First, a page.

Another aim of the project was to demonstrate how Eurovision can be used to innovatively teach the history of postwar Europe. Dr. Vuletic has honed his teaching skills by developing and teaching a proseminar based on the project in the Department of East European History in the 2014 and 2015 summer semesters. This is the first regular university course in the world to use Eurovision to teach the history of postwar Europe, and its innovativeness was further underlined by the use of multimedia teaching methods. In the course Dr. Vuletic presented lectures and assisted students in researching and writing their papers in both English and German. He also arranged workshops for the students with the Austrian national television broadcaster ORF during the period in which ORF was preparing to host Eurovision, thereby giving students a direct insight into the organisation of the contest.

In terms of disseminating his research and further developing his presentation skills and professional network, Dr. Vuletic gave ten guest lectures in Austria, Switzerland, Slovenia and the United Kingdom, including a keynote speech at “The Eurovision Song Contest 60th Anniversary Conference” in London in April 2015 that was organised by the European Broadcasting Union. He gave another ten presentations about his research at international conferences, seminars and workshops. He was invited to participate in three panel discussions in Vienna organised by ORF, Unique Relations and the Vienna Tourist Board, which brought together Eurovision artists, television producers, local politicians and tourism officials to discuss the economic, political and social impact of Eurovision. He also gave two additional presentations on his experience as a Marie Sklodowska-Curie Fellow, including one at a workshop in Ljubljana in which he promoted the Marie Sklodowska-Curie Actions.

Concerning the project’s outreach activities, Dr. Vuletic moderated and organised the panel discussion “What Does the Eurovision Song Contest Mean for Europe?” in May 2014 at the Diplomatic Academy of Vienna. The panel discussion included three international speakers: the American journalist William Lee Adams, the Austrian member of parliament Marco Schreuder and the Bosnian singer Maya Sar, who performed in Eurovision in 2012. During the week that Eurovision was held in Vienna in May 2015, he moderated and organised the symposium “Eurovision Relations: The Eurovision Song Contest and International Organisations.” This was held at the House of the European Commission in Vienna with the support of the local offices of the European Commission and the European Parliament, the embassies of Australia and Slovenia and the University of Vienna. The symposium brought together fifteen international speakers, including artists, academics, diplomats, journalists and politicians, to discuss the political significance of Eurovision. The keynote speakers were three women who performed in Eurovision and have since established political careers at the national and European levels: Claudette Buttigieg from Malta, Ismeta Dervoz from Bosnia-Herzegovina and Åse Kleveland from Norway.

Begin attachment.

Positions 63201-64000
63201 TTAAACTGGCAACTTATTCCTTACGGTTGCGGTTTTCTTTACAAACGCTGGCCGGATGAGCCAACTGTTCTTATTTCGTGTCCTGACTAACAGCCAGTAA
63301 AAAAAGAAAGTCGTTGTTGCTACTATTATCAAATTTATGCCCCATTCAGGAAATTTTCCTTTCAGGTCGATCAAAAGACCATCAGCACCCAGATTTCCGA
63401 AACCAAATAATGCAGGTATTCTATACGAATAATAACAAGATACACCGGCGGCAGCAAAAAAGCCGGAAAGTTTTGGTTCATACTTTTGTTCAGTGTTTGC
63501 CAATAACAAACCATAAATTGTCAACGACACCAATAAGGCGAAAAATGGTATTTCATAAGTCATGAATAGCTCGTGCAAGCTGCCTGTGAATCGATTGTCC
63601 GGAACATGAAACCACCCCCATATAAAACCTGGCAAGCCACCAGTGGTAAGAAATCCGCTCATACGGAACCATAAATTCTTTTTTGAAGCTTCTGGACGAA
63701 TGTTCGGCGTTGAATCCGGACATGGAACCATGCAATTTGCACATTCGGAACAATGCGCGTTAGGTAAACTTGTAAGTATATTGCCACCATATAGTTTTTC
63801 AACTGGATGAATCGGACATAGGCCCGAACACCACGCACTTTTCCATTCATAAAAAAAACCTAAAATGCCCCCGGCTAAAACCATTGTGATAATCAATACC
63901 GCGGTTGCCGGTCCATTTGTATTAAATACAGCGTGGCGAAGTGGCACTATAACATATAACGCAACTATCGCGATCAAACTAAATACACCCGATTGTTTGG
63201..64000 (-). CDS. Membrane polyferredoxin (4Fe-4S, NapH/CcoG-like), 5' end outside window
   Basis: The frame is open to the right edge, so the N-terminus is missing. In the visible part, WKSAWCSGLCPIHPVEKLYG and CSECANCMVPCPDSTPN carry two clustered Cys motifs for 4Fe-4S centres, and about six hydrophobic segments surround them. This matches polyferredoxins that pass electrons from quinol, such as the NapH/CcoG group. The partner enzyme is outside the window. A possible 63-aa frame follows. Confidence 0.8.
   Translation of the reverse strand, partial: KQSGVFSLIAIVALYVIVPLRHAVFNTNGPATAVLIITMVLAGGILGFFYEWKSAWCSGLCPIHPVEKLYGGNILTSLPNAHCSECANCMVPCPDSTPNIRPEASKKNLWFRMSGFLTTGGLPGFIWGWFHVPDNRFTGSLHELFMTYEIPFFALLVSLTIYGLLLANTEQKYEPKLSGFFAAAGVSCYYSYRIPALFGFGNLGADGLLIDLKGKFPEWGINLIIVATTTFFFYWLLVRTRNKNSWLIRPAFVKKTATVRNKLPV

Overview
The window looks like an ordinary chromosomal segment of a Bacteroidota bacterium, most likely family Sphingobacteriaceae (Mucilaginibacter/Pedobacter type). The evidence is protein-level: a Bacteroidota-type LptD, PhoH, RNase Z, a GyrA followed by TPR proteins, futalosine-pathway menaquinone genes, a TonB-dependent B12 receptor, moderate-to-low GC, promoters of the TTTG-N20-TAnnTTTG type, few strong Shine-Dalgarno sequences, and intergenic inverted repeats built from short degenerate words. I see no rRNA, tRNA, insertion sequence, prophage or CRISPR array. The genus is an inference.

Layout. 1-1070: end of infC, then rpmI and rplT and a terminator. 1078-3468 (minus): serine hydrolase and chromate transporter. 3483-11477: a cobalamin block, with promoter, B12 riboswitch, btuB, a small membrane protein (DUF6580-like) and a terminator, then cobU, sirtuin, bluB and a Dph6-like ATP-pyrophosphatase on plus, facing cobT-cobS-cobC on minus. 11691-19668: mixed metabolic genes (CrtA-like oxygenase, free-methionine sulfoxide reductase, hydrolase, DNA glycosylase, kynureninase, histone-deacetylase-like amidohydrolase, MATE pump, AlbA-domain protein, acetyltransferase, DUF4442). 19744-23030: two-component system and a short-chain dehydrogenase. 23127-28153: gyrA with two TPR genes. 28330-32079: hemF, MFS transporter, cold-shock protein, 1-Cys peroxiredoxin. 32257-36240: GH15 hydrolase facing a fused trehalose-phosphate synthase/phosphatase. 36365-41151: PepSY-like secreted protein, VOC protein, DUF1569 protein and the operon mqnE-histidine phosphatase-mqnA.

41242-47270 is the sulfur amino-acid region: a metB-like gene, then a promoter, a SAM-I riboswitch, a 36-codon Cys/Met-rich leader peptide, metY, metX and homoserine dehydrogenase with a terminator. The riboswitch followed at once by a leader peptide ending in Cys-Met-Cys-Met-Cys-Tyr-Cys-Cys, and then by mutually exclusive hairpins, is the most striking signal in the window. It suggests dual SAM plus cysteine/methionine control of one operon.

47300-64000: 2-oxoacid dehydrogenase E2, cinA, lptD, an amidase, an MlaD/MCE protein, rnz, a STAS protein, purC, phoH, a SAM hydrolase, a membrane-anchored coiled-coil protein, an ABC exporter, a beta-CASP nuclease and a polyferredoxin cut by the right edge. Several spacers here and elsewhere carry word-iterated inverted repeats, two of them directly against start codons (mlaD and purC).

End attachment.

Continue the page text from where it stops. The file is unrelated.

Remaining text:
During the fellowship, Dr. Vuletic published two book chapters in collected volumes, and he is currently writing two more of these based on the results of the project. He also wrote a review on the book “That’s amore! La lingua italiana nella musica straniera” [That’s Amore! The Italian Language in Foreign Popular Music] for the European Journal of Communication, a piece for a catalogue for an exhibition about the Yugoslav record company Jugoton, an article on Eurovision and international organisations for the professional journal Texte published by ORF, and six internet blogs about various aspects of his research. Regarding the main result of the project, the monograph Postwar Europe and the Eurovision Song Contest, Dr. Vuletic has written a draft of it and signed a contract for its publication with Bloomsbury Publishing. Although there are many academic articles and much popular literature on Eurovision, a comprehensive scholarly study of its history has not yet been produced, making this monograph an original contribution to European historiography.

The hosting of the Eurovision Song Contest in Vienna – which of course could not have been predicted in the original work plan for the project - provided an array of opportunities for advancing and promoting the project and the Marie Sklodowksa-Curie Actions. Dr. Vuletic shared his expertise with figures from ORF and other media outlets, as well as embassies and tourism organisations, as they were preparing for the 2015 contest. As this was the 60th edition of Eurovision, there was a particular interest in the history of the contest which proved timely for the project. This demonstrates how the results of this project can be relevant for organisations that are involved in Eurovision and cultural diplomacy more broadly. Dr. Vuletic took courses at the University of Vienna in advanced German and working with the media, which helped him to establish himself as a leading academic commentator on the historical and political significance of Eurovision for postwar Europe. He gave interviews to dozens of international media outlets about his project, including Austria’s major newspapers and radio and television stations, radio and television broadcasters in Australia, Croatia, Denmark, Slovenia and Sweden, and international magazines and newspapers such as Delo, Die Zeit, Frankfurter Rundschau, Newsweek, Neue Zürcher Zeitung, Pogledi, Politico, Sábado, Süddeutsche Zeitung and Vecernji list.